The pressure to devote school time to examinable academic subjects has led to the marginalization of non-examinable activities. Although New York State education laws contain explicit guidelines on classroom time for health education - including sex education, information about HIV/AIDS and physical education - there is concern that these goals are not being met (Stringer, 2003). Nationally, too, the amount of school time devoted to physical education is minimal and has declined substantially in the past ten years (Gerberding, et al., 2004). In New York City, efforts are underway to invigorate school-based physical activity and health education programming, with the selection of a single curriculum for each and identification of regional physical education coordinators. The physical activity curriculum includes a fitness report to parents that will allow students and parents to track progress. In aggregate, these data (which include BMI measurements) will allow tracking of program impact.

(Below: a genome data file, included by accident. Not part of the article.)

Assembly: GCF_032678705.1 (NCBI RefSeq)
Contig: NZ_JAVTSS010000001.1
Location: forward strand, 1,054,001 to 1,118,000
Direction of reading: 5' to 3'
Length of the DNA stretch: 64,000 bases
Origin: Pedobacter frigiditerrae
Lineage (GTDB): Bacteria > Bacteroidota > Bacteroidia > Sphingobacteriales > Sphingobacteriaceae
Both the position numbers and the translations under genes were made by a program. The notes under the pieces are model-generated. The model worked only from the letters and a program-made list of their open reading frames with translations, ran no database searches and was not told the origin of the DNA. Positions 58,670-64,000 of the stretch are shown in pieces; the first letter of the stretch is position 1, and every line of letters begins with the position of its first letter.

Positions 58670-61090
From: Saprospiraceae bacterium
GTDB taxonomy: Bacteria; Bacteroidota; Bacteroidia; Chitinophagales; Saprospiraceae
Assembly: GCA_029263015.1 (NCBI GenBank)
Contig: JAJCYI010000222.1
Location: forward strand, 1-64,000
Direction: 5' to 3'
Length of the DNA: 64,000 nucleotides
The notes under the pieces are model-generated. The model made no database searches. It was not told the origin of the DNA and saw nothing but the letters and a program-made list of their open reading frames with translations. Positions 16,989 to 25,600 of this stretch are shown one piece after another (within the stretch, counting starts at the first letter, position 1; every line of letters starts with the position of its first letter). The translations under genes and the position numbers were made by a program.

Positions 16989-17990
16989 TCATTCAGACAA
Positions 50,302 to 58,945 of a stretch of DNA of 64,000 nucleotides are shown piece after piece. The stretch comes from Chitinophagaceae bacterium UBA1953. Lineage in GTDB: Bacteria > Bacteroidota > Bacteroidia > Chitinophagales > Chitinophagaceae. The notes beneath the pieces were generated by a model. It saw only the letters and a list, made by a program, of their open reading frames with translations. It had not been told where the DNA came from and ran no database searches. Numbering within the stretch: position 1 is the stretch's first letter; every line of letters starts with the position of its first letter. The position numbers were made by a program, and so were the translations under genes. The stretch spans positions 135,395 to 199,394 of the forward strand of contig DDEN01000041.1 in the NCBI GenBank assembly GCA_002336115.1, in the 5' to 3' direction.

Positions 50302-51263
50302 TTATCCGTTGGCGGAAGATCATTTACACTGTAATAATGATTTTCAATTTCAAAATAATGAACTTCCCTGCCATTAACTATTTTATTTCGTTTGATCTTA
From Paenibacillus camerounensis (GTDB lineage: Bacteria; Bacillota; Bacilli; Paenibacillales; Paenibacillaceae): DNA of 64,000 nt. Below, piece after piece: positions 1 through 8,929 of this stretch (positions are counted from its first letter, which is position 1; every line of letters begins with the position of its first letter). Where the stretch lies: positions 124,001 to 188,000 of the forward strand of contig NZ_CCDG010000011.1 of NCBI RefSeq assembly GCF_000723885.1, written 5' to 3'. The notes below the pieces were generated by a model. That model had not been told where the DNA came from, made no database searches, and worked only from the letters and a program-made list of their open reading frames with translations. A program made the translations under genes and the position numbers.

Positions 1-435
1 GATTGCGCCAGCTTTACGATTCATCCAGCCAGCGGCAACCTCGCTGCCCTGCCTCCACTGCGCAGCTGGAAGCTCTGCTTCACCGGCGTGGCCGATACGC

Was this article helpful?